Erm…I don’t have a specific way, I don’t think. A lot of the characters in THE FINAL WINTER were based on people that used to inhabit the local pub where I used to drink with my dad as a kid (as a kid, yeah!). There were always boring old men mixing with young thugs and I don’t think you get that dynamic anywhere other than a pub. I also find that pubs in the UK have an inherently dangerous undertone that often erupts in violence (the English aren’t very nice when they’re drunk), which makes them an ideal setting for a horror novel. The man character Harry is partly based on myself as we share a common way of dealing with grief through alcohol. I have had issues with self-medicating with booze in the past and found it quite cathartic to transfer some of my experiences onto him.
ANIMAL KINGDOM on the other hand is totally opposite. The characters are based on no one really – just a mixture of people I’ve met and experiences I’ve had. So in summary it’s a pretty random how I come to create characters. As a rule though, I like my good characters (protagonists) to be deeply flawed and my bad characters (antagonists) to be complete assholes – then I stick em in a room together and let the fun begin.
What inspired you to write your first book?
I’ve always wanted to be a writer and THE FINAL WINTER wasn’t really my first book. It was just the first one that I felt was good enough to let people read (and to charge money for). The inspiration for the actual story came from three subsequent winters in which the UK fell apart under heavy snow. Businesses closed, pensioners froze to death, and cars piled up on the highways. I asked myself the question: what would happen if this snow just never stopped? Then I asked myself: what would the reason for such an event be? Putting the two answers together gave me THE FINAL WINTER.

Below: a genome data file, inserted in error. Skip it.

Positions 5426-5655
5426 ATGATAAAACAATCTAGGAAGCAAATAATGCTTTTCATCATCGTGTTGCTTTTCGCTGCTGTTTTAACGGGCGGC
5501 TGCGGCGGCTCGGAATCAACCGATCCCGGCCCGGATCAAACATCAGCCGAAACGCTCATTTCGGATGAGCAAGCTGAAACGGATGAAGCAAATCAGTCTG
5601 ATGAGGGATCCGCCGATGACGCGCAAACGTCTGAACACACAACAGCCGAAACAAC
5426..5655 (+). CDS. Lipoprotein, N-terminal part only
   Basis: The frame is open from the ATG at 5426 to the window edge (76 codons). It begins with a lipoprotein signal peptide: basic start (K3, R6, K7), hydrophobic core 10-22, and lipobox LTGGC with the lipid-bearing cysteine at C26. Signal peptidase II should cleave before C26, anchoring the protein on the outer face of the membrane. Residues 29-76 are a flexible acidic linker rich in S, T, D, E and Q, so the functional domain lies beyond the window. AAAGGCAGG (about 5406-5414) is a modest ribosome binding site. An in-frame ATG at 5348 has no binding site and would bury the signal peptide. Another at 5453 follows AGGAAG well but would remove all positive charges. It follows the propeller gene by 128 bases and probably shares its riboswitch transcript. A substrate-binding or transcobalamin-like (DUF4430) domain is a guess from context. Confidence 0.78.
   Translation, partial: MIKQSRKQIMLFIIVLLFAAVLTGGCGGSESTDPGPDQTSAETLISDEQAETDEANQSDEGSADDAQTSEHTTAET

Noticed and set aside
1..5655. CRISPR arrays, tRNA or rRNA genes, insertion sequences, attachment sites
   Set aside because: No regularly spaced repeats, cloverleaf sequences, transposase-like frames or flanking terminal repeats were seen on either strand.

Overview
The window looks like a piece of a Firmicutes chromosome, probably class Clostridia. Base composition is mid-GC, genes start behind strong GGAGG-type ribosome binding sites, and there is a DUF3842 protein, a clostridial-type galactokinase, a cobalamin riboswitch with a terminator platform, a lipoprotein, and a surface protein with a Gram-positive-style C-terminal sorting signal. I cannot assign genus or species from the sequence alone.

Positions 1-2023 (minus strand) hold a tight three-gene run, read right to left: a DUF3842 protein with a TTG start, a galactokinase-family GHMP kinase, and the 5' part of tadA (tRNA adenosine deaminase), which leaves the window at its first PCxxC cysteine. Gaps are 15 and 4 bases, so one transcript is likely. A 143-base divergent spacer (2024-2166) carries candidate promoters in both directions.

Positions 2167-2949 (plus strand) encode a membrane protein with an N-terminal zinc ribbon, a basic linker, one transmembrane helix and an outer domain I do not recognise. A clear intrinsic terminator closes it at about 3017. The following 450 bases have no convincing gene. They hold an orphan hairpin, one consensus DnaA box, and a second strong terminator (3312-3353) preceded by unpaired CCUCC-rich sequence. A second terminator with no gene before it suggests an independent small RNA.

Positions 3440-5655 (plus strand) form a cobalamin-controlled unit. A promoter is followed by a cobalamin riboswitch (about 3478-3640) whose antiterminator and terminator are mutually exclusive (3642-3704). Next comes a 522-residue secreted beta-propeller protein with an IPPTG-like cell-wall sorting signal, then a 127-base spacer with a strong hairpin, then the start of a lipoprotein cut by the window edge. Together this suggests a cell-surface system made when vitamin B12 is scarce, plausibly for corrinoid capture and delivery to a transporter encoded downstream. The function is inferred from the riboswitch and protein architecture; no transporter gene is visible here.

How do fads/trends affect your writing?
Quite a lot actually. I watch a lot of movies, TV shows, theatre productions etc, and of course I read a lot of books. All of these things tend to blend together and create my mental database of ideas. Whenever I am writing I use a lot of pre-existing material as starting points for my own ideas. I’m also very affected by current events – as I have already explained, THE FINAL WINTER was inspired by bad weather conditions in the UK at time. My third novel, ASBO, is inspired by the recent gang riots we had in the UK this Summer’s end.
What about the horror genre interests you?
Real life is a bad bad place – a place where the bad guys win and the good often suffer. The rich stay rich and the poor stay poor. Rapists get away with their crimes and natural disasters kill millions. Horror writing allows me to put all this right. In a horror novel, the bad guy ends up getting his head chopped off while the hero gets away. I like the justice that the genre gives and the philosophy that ‘fighting your fears will pull you through’. I think fiction should be about possibilities and worlds that don’t exist (that’s what makes it fun, right) and the escapism of fighting a big monster through a narrative – and coming out on top – can make us feel more hopeful about our real lives sometimes. Plus, destroying the world in a make-believe apocalypse and imagining what happens afterwards is just downright cool! What other genre gives that amount of creative freedom? There are no rules in horror and anything goes.